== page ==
Why has our nation reached such a state of division?

Hrystyna Bobel. Photo by Morgan Pint

Hrystyna Bobel. Photo by Morgan Pint

The days leading up to and after the 2018 midterm elections were typical. Social media was flooded with people throwing their support behind candidates and urging you to vote. As was expected, there were also people spewing hate towards anything and anyone that didn’t align with their beliefs.

I, like most people, have a multitude of opinions when it comes to politics and social issues. I want to steer clear of those though. I want to understand why it is that we hate each other so much. Why has our nation become dangerously partisan?

We live in a world where online social connections are plenty. Finding a community in which you feel welcome and understood is easier than it has ever been. The internet gives all of us a powerful voice.

The building of these communities is a wonderful thing, but it comes with some bad side effects. In the process of connecting with people who share the same interests and beliefs as us, we distance ourselves from those that do not. The internet gives all of us a voice, yet we use it to try to silence those that do not echo our own.

We have become so comfortable with our beliefs that we see it as a threat when someone doesn’t agree with us. We respond with anger because we know we have an army of people who will back us up. We have developed an “I’m right, you’re wrong” type of mentality. So, of course it is easy to hate each other when we no longer put in the effort to try and understand each other.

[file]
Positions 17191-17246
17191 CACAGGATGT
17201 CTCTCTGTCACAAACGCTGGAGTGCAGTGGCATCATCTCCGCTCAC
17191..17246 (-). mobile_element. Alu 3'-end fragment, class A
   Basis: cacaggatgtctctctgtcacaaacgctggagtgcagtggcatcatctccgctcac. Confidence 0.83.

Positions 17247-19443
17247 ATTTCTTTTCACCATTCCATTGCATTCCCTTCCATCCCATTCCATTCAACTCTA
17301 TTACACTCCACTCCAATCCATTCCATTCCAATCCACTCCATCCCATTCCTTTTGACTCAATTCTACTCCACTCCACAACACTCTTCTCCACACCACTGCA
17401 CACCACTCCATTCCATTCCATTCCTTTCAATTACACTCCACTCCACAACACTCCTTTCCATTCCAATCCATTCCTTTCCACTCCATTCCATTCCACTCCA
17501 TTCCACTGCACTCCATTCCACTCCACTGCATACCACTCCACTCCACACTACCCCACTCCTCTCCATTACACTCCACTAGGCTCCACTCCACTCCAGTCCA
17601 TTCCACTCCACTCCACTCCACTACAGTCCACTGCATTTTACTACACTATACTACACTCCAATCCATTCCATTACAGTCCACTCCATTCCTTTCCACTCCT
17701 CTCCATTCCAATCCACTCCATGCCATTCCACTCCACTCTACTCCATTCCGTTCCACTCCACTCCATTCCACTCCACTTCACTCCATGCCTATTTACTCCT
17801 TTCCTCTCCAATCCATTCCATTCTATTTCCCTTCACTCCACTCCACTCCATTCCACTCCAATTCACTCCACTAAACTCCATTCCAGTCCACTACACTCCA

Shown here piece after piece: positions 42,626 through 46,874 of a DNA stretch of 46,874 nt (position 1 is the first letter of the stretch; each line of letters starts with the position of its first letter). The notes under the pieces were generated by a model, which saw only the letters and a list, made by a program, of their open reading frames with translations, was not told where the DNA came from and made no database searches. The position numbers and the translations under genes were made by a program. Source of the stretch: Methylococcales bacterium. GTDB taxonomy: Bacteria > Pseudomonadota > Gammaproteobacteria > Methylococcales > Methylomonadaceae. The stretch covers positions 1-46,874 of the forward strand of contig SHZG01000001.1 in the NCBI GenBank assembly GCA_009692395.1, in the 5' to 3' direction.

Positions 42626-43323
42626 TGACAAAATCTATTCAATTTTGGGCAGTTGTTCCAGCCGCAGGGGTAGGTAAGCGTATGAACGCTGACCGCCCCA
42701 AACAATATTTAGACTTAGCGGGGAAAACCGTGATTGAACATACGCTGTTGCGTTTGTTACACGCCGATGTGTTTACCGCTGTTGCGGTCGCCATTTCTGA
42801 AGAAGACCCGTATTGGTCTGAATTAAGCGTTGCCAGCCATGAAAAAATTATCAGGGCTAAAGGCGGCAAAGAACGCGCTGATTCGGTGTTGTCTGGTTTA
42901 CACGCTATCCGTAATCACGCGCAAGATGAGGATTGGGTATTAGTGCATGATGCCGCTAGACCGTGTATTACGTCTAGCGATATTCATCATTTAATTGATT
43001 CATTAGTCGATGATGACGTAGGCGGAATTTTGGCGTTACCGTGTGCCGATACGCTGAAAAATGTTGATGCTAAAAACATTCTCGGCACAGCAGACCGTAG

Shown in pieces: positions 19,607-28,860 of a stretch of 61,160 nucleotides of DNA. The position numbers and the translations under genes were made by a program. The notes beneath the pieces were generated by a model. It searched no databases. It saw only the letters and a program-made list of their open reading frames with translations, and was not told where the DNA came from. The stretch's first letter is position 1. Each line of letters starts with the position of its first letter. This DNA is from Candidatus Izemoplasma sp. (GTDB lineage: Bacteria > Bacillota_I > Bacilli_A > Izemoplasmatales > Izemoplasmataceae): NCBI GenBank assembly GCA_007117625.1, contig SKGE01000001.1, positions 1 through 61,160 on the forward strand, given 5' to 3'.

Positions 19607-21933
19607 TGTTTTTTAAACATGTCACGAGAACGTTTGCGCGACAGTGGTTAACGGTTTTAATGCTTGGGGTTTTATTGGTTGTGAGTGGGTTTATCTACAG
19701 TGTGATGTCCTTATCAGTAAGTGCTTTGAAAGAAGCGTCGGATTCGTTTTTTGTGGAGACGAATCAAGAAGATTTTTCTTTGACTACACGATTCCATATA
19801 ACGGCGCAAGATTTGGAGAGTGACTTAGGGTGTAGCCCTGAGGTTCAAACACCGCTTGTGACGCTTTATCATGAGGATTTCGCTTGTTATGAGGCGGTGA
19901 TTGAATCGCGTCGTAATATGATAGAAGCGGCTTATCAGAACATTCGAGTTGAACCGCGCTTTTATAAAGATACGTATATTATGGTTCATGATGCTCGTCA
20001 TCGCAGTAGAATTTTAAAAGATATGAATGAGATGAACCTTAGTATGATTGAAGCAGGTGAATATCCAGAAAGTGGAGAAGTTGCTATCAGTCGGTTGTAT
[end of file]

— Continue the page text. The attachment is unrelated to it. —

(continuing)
Everyone is on the defensive, and politicians are our pawns. I don’t believe that we are a reflection of our politicians, rather our politicians are a reflection of ourselves and how we behave in society. We use politics as a scapegoat for our unwillingness to be accepting of those that are different from us.

We encourage people to vote, but only for those that we would vote for. We hear the word “Democrat” or “Republican” and we run for the hills. We refuse to associate.

I refuse to succumb to the idea that this political battle is one between good and evil. Yes, there are horrible people out there spreading violence and genuine hate, but most of us are generally good. We are just so caught up in the sensationalism of this generation that we are convinced everyone that doesn’t agree with us is evil.

I think as a nation we need to be more open to the challenging of our ideas. We need to be more accepting of the notion that we might be wrong. We need to learn how to respectfully debate rather than shut others down. To assume that we know what is best for everyone is foolish, such a thing doesn’t exist.

As long as we believe that our problems can only be solved by our chosen party winning control over the House, the Senate, or the presidency, we will always lose. Yes, voting is important, but if we don’t realize that the true power to create change comes from our day to day interactions with people from all walks of life, we will continue to grow more and more divided.

This isn’t to say that we need to abandon our beliefs. Our differences make us stronger, they make us adaptable. We just need to stop looking at our differences as a threat.

VoicesHrystyna Bobel